U-46 school board members debate acknowledging students' racial identity

 
 
Updated 2/28/2017 4:52 PM
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Is acknowledging students' racial identity important for their academic success?

That question sparked a debate among Elgin Area School District U-46 school board members during a discussion about providing cultural sensitivity training for teachers in the district's AVID (Advancement Via Individual Determination) program.

School board member Jeanette Ward said the AVID Regional Path Training -- approved by a 4-2 vote Monday -- includes controversial sessions focused on "culturally relevant teaching" for students and educators.

The session for educators is designed to "address issues of race, class, gender, sexual orientation and accountability through a growth mindset. The strand will provide a framework of effective methodologies that validate the culture of all students in the classroom and on the campus." Ward said, quoting the training description, which she termed "vague leftist-speak."

A students' training session promises engagement in "critical conversations around race, gender, class, sexual orientation and other culturally relevant topics," she added.

Ward said AVID, by definition, is supposed to be focused on individuals, not groups.

"This is the dividing of people by different groups and focusing on what divides us instead of what unites us," Ward said. "Conversations about race, gender, class and sexual orientation are best had in the home, with parents present. Conversations about race, gender, class and sexual orientation are not relevant to encouraging students to apply and succeed in college, unless they are majoring in community organizing."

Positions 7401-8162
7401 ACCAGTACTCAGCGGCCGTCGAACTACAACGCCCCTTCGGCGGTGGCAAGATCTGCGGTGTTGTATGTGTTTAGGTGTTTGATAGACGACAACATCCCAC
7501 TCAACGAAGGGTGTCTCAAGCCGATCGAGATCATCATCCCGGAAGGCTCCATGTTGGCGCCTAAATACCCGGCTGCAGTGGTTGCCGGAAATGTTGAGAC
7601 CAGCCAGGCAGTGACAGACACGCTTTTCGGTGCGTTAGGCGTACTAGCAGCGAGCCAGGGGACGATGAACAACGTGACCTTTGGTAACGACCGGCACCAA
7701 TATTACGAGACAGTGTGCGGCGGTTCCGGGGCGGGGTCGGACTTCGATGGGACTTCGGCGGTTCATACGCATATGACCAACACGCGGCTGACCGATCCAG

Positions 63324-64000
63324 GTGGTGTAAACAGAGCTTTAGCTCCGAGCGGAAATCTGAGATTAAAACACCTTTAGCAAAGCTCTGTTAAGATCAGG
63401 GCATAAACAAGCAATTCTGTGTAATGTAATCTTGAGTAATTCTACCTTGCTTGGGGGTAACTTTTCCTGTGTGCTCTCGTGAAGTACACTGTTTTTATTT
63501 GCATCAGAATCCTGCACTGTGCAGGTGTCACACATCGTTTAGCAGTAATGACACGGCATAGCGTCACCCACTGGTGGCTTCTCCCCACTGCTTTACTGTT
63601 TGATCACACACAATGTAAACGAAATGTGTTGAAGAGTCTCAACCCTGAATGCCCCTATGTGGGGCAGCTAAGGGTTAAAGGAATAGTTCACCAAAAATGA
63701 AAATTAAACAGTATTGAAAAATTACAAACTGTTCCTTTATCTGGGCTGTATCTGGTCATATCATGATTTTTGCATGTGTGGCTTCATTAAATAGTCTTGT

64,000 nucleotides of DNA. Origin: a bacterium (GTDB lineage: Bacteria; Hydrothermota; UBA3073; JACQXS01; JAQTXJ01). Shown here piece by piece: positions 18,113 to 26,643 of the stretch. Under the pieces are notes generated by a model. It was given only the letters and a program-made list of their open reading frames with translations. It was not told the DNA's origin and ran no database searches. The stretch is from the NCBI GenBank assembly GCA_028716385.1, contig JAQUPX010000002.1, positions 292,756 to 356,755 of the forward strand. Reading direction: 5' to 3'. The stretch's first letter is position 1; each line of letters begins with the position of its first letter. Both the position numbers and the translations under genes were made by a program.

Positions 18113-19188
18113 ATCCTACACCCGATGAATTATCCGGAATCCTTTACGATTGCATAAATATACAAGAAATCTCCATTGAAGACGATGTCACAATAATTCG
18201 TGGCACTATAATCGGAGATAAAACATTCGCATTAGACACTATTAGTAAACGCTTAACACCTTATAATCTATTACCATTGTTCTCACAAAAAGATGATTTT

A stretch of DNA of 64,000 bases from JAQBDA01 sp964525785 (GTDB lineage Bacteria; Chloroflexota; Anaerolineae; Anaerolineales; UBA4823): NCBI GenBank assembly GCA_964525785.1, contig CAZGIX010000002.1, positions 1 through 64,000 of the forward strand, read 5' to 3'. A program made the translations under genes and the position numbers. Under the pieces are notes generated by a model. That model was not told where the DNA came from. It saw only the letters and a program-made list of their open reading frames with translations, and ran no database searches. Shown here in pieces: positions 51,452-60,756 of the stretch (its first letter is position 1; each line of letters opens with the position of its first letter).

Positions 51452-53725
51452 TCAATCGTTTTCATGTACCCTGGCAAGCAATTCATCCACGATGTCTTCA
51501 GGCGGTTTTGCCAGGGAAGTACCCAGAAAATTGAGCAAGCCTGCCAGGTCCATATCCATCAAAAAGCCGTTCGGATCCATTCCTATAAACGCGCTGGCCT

School board member Susan Kerr said the district's teaching staff is mostly white, while a majority of students are children of color. She added that the focus of the training is "to try to reach those kids effectively and to make them successful" in college and careers.

School board member Traci O'Neal Ellis said Ward's stance tells black, Hispanic, Native American, and gay and lesbian children that they don't matter. Students should not be asked to strip their cultural identity and leave it at home.

"It is important to teach our teachers how to value and ... create an inclusive classroom. ... You can't include that which you don't recognize, that which you don't value," Ellis said. "Being culturally relevant means acknowledging and caring that I have a different culture than you do. And to tell me to leave my culture at home and that it is not worthy of being addressed in our classroom is offensive and ignorant. It is not about marginalizing any student. We need to acknowledge that students come to us with different cultural needs."

Ellis said she has experienced what it feels like sitting through classes where nothing in the curriculum affirms her black identity.

"Yet, when white children come into this district, their very identity, their existence, their humanity is affirmed every single day, and no one has to say a word," she added. "When the curricula is not inclusive, when the classroom is not inclusive, not by malicious intent, but when a teacher isn't even aware of what's necessary to include children, we are doing a disservice. ... We are further erasing students and who they are, and it sends a message that they are less than."

Board member Veronica Noland said the one-size-fits-all, cookie-cutter approach does not work for all students. She said in her experience the cultural norm can discourage minority students from even contemplating certain career paths or goals. Having AVID teachers who are trained to work with those students and their families empowers them to reach for higher goals, she added.

"It is imperative that we have this kind of professional development for our staff, our teachers so that they then can do their jobs in creating the environment that these students need in order to achieve their maximum potential," she said.

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